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Jurnal Mekanikal

December 2007, No. 24, 1 - 14

OPTIMUM AUTOFRETTAGE PRESSURE IN THICK


CYLINDERS
Amran Ayob*, M. Kabashi Elbasheer
Department of Applied Mechanics,
Faculty of Mechanical Engineering,
Universiti Teknologi Malaysia,
81310 UTM Skudai, Johor, Malaysia.

ABSTRACT
In optimal design of pressurised thick-walled cylinders, an increase in the
allowable internal pressure can be achieved by an autofrettage process. An
analysis is carried out on plain cylinders by using the von Mises and Tresca
yield criteria to develop a procedure in which the autofrettage pressure is
determined analytically, resulting in a reduced stress distribution. A validation
by a numerical simulation shows that the analytical and numerical simulations
correlate well in terms of trend and magnitude of stresses.
Keywords: Autofrettage, pressure vessels, residual stress, plastic collapse,
finite element analysis
1.0

INTRODUCTION

Autofrettage is a common process of producing residual stresses in the wall of a


usually thick-walled cylinder prior to use. An appropriate pressure, large
enough to cause yielding within the wall, is applied to the inner wall of the
cylinder and then removed. Large scale yielding occurs in the autofrettaged
thick-walled cylinder wall, [1]. Upon the release of this pressure, a compressive
residual circumferential stress is developed to a certain radial depth at the bore.
These residual stresses serve to reduce the tensile stresses developed as a result
of subsequent application of an operating pressure, thus increasing the load
bearing capacity, [2], [3].
Due to the ever-increasing industrial demand for axisymmetric pressure
vessels which have wide applications in chemical, nuclear, fluid transmitting
plants, power plants and military equipment, the attention of designers has been
concentrated on this particular branch of engineering. The increasing scarcity
and high cost of materials have led researchers not to confine themselves to the
customary elastic regime but attracted their attention to the elastic-plastic
approach which offers more efficient use of materials, [4].

Corresponding author: E-mail: amran@fkm.utm.my


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Jurnal Mekanikal, December 2007

2.0

CYLINDER SUBJECTED TO INTERNAL PRESSURE

For a cylinder subjected to an internal pressure, Pi, the radial stress, r, and
circumferential stress, , distributions are given by Lames formulation:
=

Pi
r2
1 o2

k 1
r

(1)

Pi
ro 2
1
+
k 2 1
r 2

(2)

and

For a cylinder with end caps and free to change in length, the axial stress is
given by [5]:
z =

3.0

Pi
k 1

(3)

YIELD CRITERIA

According to the Tresca yield theory, yielding occurs when the Tresca
equivalent stress is [5]:

Tr = ( r ) = Y

(4)

Based on the von Mises yield theory, yielding occurs when the von Mises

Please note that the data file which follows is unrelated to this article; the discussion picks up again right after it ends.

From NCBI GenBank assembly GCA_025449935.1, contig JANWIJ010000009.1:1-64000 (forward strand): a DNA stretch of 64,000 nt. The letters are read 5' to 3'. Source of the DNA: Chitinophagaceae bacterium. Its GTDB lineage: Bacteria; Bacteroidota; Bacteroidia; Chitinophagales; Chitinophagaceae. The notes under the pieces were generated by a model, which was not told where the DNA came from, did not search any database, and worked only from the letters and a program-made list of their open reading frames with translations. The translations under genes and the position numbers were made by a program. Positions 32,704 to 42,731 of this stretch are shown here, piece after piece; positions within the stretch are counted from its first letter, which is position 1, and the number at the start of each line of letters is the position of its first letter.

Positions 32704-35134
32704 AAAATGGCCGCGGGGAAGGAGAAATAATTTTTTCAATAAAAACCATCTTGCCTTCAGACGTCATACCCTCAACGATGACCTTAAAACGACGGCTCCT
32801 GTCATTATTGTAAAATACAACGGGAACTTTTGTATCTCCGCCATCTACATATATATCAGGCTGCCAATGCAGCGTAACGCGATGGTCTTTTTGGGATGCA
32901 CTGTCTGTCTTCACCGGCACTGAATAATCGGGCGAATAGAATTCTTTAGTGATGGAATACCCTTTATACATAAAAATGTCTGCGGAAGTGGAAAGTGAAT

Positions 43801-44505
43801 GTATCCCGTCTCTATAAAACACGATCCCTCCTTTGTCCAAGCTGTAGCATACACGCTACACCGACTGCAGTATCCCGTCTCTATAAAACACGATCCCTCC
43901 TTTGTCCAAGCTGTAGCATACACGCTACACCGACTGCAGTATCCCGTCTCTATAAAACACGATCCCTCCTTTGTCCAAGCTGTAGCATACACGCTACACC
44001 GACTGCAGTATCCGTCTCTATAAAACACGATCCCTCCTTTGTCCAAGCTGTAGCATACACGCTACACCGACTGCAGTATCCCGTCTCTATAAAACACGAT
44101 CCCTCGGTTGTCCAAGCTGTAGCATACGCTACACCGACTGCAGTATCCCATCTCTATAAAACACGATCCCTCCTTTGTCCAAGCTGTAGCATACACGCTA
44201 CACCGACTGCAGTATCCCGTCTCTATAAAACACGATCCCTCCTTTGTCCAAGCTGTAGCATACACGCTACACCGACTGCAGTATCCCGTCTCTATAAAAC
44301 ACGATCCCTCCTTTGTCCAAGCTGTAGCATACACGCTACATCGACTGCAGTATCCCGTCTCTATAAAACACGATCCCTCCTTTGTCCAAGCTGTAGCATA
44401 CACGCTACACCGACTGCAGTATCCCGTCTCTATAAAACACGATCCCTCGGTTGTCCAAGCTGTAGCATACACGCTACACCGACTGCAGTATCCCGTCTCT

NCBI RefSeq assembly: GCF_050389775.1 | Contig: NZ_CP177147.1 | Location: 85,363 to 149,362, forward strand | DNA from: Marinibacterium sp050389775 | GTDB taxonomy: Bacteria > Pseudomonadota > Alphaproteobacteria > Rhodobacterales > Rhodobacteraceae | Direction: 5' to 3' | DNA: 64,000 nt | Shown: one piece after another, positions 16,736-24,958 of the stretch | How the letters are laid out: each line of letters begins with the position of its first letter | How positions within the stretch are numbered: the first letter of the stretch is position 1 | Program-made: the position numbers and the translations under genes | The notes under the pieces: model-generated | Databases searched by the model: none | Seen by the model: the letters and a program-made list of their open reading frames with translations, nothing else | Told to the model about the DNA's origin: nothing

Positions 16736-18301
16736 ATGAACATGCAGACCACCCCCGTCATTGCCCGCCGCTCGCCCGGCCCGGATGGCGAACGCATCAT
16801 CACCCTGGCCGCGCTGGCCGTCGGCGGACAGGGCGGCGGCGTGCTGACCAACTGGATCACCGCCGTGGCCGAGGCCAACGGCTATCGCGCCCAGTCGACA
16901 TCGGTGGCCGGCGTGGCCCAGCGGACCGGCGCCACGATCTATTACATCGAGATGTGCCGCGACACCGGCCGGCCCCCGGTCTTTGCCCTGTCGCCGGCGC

equivalent stress is [6]:

vM =

1
2
2
2
( r ) + (r z ) + ( z ) = Y
2

(5)

Two important pressure limits, PY,i and PY,o , are considered to be of importance
in the study of pressurised cylinders. PY,i corresponds to the internal pressure
required at the onset of yielding at the inner surface of the cylinder, and PY,o is
the internal pressure required to cause the wall thickness of cylinder to yield
completely. The magnitudes of PY,i and PY, o, according to Tresca yield criterion
are, [2], [6], [7]:

PTr,Y ,i =

(k 2 - 1 )
Y
2k 2

(6)

PTr,Y,o =

(k 2 - 1 )
Y
2

(7)

Jurnal Mekanikal, December 2007

and based on the von Mises yield criterion, the magnitudes of PY, i and PY, o are,
[2]:
(k 2 - 1 )
PvM ,Y ,i =
Y
(8)
3k 2
PvM ,Y ,o =

(k 2 - 1 )
Y
3

(9)

Equations (4) and (5) give the relation between the von Mises and Tresca
equivalent stresses for the state of stress in a pressurised thick-walled cylinder:

3
3
( r ) = Tr
2
2

vM =

(10)

and shows that the Tresca criterion is more conservative than the von Mises
criterion by 15.5 %.
4.0

RESIDUAL STRESSES

If the internal pressure is removed after part of the cylinder thickness has
become plastic, a residual stress is set up in the wall. Assuming that during
unloading the material follows Hookes Law, the residual stresses can be
obtained from the equations below. For the plastic region, ri r ra, the
respective residual stresses in the radial, hoop and axial directions are [8]:

r, p, R =

Y
2

m2
m2 1 ro2
r
2ln
1
2ln
1

m
+

(
)

1
k 2
k 2 k 2 1 r2
ra

(11a)

, p, R =

r
Y
m2
m2 1 ro2
2 + 2ln 1+ 2 2ln ( m+1) 2 2 1+ 2
k
k k 1 r
2
ra

(11b)

z, p, R =

r
Y
m2
m2 1
1+ 2ln 1+ 2 2ln ( m+1) 2 2
2
k
k k 1
ra

(11c)

For the elastic region, ra r ro , the respective residual stresses in the radial,
hoop and axial directions are:
r,e, R =

Y
2

ro2 m2 m2
1
1 r2 k 2 1 k 2 + 2ln ( m) k 2 1

(12a)

Jurnal Mekanikal, December 2007

,e, R =

1
Y ro2 m2 m2
1+ 2 2 1 2 + 2ln ( m) 2

2 r k k
k 1

z, e, R =

Y
2

where m =

ra
ri

(12b)

m2 m2
1
2 1 2 + 2ln ( m) 2
k 1
k k

(12c)

and ra is the autofrettage radius. By substituting r = ra in

Equations (12a-c), the residual stresses at the junction radius ra are obtained:
r, R =

Y
2

k2 m2 m2
1
1 m2 k2 1 k 2 + 2ln ( m) k2 1

(13a)

,R =

1
Y k 2 m2 m2
1+ 2 2 1 2 + 2ln ( m) 2

2 m k k
k 1

(13b)

z, R =

Y
2

2
2
1
m m
2 1 2 + 2ln ( m) 2
k k
k 1

(13c)

The residual stress distributions are shown in Figures 1 and 2.


2.20E+08

1.80E+08

,T

1.40E+08

Stress [MPa]

1.00E+08
6.00E+07
2.00E+07
-2.00E+07 0.1

0.11

0.12

0.13

0.14

0.15

0.16

0.17

0.18

0.19

0.2

,R

-6.00E+07
-1.00E+08
-1.40E+08

Plastic Region

Elastic Region

-1.80E+08
-2.20E+08

ri

Radius in cylinder wall [m]

Figure 1: Hoop stresses () due to operating pressure, residual


autofrettage pressure (,R) and total (,T)

ro

Jurnal Mekanikal, December 2007

2.20E+08

Pa,opt = 202 MPa


ra,opt = 149.2 mm

1.80E+08
1.40E+08

Stress [MPa]

1.00E+08

.R

6.00E+07
2.00E+07

-2.00E+07 0.1

r,R

0.11

0.12

0.13

0.14

0.15

0.16

0.17

0.18

0.19

0.2

-6.00E+07
-1.00E+08
-1.40E+08

z,R
Plastic Region

-1.80E+08
-2.20E+08

ri

Elastic Region

ro

Radius in cylinder wall [m]

Figure 2: Residual stress distributions in cylinder wall


On application of the operating pressure the total stress of the partially
autofrettaged cylinder is the summation of the residual stress and the stress due
to the operating pressure, i.e.:

r,T = r,R + r, opr

(14a)